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Archive | December, 2015

Queen Bees Impacted by Neonics

Queen k11072-1Throughout the Northern Hemisphere beekeepers have struggled to maintain adequate numbers of honeybee colonies for crop pollination and honey production due to dramatic increases in colony deaths each year. Recent surveys of beekeepers suggest that poor queen health is an important reason for these losses, but why queen health is being affected is not understood.

A research team from Bern, Switzerland and Wolfville, Canada, has found that honeybee queens, which are crucial to colony functioning, are severely affected by two neonicotinoid insecticides, thiamethoxam and clothianidin. In 2013, governments in Europe moved to partially restrict the use of these neonicotinoids while further risk assessments could be performed. The province of Ontario, Canada, followed suit in 2015. This is the first study to investigate the effects of neonicotinoids on honeybee queens. Its findings suggest that these insecticides may be contributing to bee colony mortality by affecting queen health, and it further strengthens calls for more thorough environmental risk assessments of these pesticides to protect bees and other beneficial organisms.

The observation that honeybee queens are highly vulnerable to these common neonicotinoid pesticides is worrisome, but not surprising, says senior author Laurent Gauthier. The study shows profound effects on queen physiology, anatomy and overall reproductive success. The queen, as the sole egg-layer and the primary source of colony cohesion, is the most important individual in the colony; without her the colony will eventually fail to function.

This article appears in the December 2015 issue of Acres U.S.A.

Meet an Eco-Farmer: Restoration Farm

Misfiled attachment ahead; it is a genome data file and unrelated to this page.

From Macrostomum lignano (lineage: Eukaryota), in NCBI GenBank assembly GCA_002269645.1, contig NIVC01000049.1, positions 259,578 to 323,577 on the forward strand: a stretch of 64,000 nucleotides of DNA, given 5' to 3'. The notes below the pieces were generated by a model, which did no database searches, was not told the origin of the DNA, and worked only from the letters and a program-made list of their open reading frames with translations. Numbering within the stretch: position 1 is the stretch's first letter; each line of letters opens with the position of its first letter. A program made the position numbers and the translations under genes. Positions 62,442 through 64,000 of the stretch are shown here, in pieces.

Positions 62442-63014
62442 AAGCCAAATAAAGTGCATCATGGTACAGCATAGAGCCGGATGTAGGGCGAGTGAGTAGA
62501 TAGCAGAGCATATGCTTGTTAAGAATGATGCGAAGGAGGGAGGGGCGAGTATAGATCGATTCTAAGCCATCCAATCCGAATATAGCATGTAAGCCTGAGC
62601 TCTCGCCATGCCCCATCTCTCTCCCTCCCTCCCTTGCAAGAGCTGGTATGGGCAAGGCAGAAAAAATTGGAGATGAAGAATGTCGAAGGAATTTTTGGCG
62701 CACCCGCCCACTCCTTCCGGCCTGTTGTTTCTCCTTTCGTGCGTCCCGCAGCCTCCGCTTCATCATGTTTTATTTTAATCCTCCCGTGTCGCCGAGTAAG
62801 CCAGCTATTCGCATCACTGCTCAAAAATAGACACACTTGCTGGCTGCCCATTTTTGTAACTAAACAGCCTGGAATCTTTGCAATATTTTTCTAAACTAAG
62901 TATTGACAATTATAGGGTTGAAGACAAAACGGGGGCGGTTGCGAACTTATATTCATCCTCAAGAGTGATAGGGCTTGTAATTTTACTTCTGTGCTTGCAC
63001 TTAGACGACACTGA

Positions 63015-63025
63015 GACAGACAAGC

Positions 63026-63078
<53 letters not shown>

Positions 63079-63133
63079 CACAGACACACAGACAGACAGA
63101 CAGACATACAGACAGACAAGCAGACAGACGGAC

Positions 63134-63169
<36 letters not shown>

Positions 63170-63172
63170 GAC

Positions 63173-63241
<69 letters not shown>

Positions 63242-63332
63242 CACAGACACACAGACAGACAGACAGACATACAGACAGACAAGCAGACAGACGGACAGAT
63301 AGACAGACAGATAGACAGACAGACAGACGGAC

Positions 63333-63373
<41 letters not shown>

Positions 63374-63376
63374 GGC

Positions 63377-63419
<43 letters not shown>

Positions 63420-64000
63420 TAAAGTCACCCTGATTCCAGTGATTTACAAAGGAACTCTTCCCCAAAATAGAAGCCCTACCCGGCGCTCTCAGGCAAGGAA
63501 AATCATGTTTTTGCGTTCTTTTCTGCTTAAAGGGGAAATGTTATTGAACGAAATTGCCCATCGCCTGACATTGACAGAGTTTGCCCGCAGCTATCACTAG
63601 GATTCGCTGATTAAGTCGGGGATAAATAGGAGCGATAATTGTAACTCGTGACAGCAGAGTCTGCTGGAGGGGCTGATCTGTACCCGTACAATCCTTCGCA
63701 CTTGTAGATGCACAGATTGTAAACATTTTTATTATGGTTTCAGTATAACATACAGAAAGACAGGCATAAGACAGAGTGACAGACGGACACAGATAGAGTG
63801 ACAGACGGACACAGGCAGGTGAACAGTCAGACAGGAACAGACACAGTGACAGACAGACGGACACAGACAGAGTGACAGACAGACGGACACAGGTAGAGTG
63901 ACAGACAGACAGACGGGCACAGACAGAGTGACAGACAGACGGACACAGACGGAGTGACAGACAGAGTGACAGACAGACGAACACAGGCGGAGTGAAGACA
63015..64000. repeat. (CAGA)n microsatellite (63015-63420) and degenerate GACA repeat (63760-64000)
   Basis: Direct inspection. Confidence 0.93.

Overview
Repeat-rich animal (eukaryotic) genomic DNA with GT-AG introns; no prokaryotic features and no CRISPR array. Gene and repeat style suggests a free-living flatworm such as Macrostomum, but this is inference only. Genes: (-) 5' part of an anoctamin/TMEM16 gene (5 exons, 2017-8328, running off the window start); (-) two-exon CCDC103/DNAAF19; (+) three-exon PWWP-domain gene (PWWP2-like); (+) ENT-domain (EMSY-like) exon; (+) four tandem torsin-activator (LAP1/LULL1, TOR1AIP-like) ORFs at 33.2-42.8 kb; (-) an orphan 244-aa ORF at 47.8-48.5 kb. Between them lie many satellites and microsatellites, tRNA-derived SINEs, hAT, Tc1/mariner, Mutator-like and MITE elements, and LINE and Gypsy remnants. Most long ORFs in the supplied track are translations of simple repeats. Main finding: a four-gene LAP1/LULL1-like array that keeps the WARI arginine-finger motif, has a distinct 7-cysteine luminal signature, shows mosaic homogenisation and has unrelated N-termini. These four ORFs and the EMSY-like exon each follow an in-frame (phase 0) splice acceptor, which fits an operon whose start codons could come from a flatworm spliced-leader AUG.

Restoration Farm Eco-FarmersWhy did you begin farming?

We teach a class called “The Dream Giver,” and while meeting with a couple who had a dream of establishing an organic farm, we caught the dream. Our dream was different in that we wanted to grow crops that no other farms in the area were growing. Our choice was heirloom tomatoes, herbs and vegetables.

Have you always been an ecofarmer, or did you make a change?

Yes. We have chosen to grow our products completely chemical-free, and that includes any organic chemicals that we could use.

What was the biggest hurdle you have overcome?

We are in our 60s so the biggest hurdle is maintaining the energy to do chemical-free farming. The first big hurdle was not listening to the people who said we couldn’t do this at our age, or because we had never farmed before.

What do you enjoy most about farming?

We enjoy taking land that was in need of being restored and working to make it productive. We enjoy watching what we have sown break through that restored soil and become a healthy plant that is good for people to eat. It is really satisfying to have customers tell us how great our microgreens, vegetables and tomatoes taste.

Continue Reading →

More Sustainable Strawberry Production

Plasticulture

Strawberry field